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Needy cat

Discussion in 'Cat Training and Behaviour' started by polly2, Mar 2, 2019.


  1. polly2

    polly2 PetForums Newbie

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    Hi there, our cat is becoming increasingly needy as she gets older. The minute we sit down, she wants to be on our lap and wines like crazy when we stop her. Sometimes it is nice to have her on our lap but not all the time especially as she paddles and sticks her claws in. She's a nightmare around food and meows for more even when there is food in her bowl. We've had her checked at the vet and there is no obvious reason for her behaviour. Does anyone have any advice?
     
  2. chillminx

    chillminx PetForums VIP

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    Hi @polly2 -

    How old is your cat? Cats do become increasingly in need of our care and reassurance as they enter their senior years. They no longer feel as strong and fit as they used to feel and this affects their independence and can make them feel anxious and insecure.

    Has the vet carried out a recent full blood count and a urinalysis, to check for any of the common feline diseases of older cats? Or for a possible infection? And have her teeth and gums been checked (as she is becoming fussy about food)?

    Cats find it harder to sheath their claws as they get older. Some of my senior cats lost the ability altogether to sheath their claws which meant their claws caught in blankets, on my clothes etc..

    I suggest getting her claws clipped once a month. If you can do it yourself with some pet claw clippers just make sure to take only the sharp pointy bit off the ends of the front claws. Don't go down as far as the 'quick' or it will be very sore for her. If you are unsure, ask one of the nurses at your vet surgery to do it, it won't cost much as you will not be consulting the vet.

    Then get some fabric with tight threads e.g. an old folded cotton or polycotton sheet might be good. Fold the sheet to make a "lap blanket" and place it on your lap before she sits on you. Persuade her on with treats if necessary. (note : do not use a towel for a lap blanket as it is too easy for claws to get caught in).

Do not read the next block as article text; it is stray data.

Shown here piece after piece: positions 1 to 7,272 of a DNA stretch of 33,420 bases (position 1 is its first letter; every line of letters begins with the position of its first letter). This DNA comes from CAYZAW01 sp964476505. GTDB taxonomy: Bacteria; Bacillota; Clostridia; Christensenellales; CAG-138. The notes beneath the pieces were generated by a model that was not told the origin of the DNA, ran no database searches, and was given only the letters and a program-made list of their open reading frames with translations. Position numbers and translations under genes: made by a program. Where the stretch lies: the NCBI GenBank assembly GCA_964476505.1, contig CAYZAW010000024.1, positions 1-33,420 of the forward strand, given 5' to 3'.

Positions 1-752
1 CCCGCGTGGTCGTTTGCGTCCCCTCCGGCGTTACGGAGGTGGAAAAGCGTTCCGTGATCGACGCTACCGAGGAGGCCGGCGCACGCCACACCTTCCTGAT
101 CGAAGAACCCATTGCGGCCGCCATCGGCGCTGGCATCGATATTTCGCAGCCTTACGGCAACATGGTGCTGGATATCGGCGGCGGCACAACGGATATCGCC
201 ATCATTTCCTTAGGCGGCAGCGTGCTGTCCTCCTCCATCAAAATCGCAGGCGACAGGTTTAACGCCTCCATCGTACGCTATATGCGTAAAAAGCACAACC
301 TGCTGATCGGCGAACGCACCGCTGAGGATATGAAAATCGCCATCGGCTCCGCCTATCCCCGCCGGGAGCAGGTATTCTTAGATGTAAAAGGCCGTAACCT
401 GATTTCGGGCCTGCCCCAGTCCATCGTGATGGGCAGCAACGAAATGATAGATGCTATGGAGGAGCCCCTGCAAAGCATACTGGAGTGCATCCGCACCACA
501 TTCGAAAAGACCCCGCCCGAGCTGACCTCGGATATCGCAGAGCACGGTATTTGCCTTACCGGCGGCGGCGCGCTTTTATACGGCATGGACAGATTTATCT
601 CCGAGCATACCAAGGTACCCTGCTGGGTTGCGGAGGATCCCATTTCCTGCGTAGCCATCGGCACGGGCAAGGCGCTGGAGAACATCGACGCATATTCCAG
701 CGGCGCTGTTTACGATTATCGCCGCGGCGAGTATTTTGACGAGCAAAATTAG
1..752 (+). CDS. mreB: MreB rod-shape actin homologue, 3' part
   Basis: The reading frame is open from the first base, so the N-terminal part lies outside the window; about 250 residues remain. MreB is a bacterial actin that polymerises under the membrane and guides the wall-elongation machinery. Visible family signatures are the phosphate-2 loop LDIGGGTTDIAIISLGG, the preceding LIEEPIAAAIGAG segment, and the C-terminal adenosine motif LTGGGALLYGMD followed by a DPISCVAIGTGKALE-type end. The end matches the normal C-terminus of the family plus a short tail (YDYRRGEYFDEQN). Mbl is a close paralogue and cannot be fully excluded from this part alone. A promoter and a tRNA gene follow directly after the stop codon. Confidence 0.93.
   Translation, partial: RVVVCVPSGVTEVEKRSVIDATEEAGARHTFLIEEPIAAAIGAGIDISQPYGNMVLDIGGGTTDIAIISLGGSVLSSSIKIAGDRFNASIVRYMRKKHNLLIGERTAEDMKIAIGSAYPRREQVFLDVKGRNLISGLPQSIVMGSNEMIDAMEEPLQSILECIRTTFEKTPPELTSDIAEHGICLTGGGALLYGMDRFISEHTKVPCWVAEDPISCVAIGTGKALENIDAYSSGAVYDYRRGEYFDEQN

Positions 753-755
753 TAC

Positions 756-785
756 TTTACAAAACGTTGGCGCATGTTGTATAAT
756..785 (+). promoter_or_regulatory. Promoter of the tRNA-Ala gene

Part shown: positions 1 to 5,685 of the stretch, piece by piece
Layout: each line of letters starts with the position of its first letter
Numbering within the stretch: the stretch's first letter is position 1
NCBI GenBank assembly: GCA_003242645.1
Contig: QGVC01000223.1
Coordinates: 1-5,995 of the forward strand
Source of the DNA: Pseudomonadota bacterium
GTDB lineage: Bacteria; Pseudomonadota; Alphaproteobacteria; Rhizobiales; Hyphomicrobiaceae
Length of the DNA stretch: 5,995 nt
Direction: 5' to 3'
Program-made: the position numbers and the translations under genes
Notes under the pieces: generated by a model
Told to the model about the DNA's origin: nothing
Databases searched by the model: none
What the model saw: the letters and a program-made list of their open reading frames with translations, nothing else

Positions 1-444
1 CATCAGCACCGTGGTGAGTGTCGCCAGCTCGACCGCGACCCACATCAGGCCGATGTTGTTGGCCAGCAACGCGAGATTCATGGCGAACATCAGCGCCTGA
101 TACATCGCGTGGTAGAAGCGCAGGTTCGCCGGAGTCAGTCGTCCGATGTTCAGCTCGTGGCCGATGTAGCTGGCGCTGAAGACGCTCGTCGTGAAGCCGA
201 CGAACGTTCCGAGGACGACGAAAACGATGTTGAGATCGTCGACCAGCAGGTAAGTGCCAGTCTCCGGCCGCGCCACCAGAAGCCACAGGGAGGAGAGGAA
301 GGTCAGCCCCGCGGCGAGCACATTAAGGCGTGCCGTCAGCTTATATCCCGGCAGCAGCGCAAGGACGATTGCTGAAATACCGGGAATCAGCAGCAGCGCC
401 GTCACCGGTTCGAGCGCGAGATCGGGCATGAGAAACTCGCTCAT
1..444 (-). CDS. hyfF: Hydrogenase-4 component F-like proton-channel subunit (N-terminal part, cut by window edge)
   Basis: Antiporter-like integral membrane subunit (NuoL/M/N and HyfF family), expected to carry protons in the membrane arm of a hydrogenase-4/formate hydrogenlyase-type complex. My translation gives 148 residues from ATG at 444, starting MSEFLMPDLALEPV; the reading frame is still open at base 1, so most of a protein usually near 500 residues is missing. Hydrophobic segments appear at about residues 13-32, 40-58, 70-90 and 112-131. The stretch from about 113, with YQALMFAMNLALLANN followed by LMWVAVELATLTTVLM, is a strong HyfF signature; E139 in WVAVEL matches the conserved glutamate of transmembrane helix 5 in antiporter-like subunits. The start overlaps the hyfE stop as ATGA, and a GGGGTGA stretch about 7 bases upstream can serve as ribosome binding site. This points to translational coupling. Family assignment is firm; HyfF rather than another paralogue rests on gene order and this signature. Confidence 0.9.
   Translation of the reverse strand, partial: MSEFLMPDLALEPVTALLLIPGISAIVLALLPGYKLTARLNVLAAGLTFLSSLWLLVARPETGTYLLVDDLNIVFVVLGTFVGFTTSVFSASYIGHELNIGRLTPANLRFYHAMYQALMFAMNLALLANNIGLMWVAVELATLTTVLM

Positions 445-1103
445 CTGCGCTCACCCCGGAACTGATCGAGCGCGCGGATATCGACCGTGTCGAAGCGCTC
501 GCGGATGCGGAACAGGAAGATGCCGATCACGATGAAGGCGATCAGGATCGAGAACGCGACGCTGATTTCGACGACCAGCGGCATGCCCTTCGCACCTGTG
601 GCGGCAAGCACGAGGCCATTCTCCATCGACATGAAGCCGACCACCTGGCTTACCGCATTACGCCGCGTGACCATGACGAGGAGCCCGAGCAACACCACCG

What foods are you feeding her? It may that she no longer finds the foods she has always eaten to be appetising or digestible. Is her output in the litter tray normal - formed firm poos passed every 24 hours and nice big pees?

    It may be that nothing has yet developed that will show on any blood tests or urinalysis, but more that she doesn't feel quite right in herself. A change in diet (done slowly), claw clipping and plenty of TLC might be all that is needed for now. :)
     
    Jackie C, polly2 and Quartermass like this.
  3. polly2

    polly2 PetForums Newbie

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    This makes sense. She is around nine years old. I don't know for sure as she chose us and we adopted her after she visited us several times emaciated and battle scarred.

    No but she didn't feel it was massively important. Perhaps I should push for this to be done. We have pet insurance.

    She has whiskas wet food. We've tried her (gradually) on many over the years and this is the only one she'll eat. She isn't eating quite as much. We used to go through 6 tins a week but now more like four. She only wants to eat when we are in the kitchen but is happy to hoover our plates or try to steal ours! Pee is normal and number 2 though she loves chucking her litter everywhere.

    Thank you, some great advice. I think a visit to vets may be in order.
     
    chillminx likes this.
  4. chillminx

    chillminx PetForums VIP

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    @polly2 - I agree a vet visit would be a good idea. If she is really only around 9 yrs old she is still in the prime of her life and it would be unusual for her to have a chronic illness of old age. That would be more likely to affect her from about age 12 onwards.

    I wonder whether she is in fact several years older than your vet has estimated. She might be lucky to have very good teeth, the teeth of a younger cat than her real age. The state of the cat's teeth is usually how vets estimate their age.

    The loss of ability to sheathe their claws properly tends to start to happen in the teen years, maybe 13 or 14 onwards. That is why I assumed she might be an older cat.
     
  5. Jackie C

    Jackie C Cat slave

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    Great advice from chillminx!

    At 9, your cat isn't old, maybe she is older than you think. If she's not wanting to eat, she may have bother with a sore mouth or teeth. She may be in pain from something. I would take her to the vets again for a second opinion. She may be generally feeling sorry for herself, and wants you to reassure her. She obviously loves you very much.

    Chillminx is the resident expert on here, so I don't have a lot to add. But I sometimes make a lovely chicken broth for Holly. It involves boiling up some chicken thighs in plain water for about an hour. Allow it to cool, then carefully remove all the bones and shred the chicken. The broth makes a lovely nutritious light soup, and obviously the chicken is tasty and nutritious. You don't need to add anything more, (unless it becomes her main diet, then you have to add vital minerals a cat needs).
     
    chillminx likes this.
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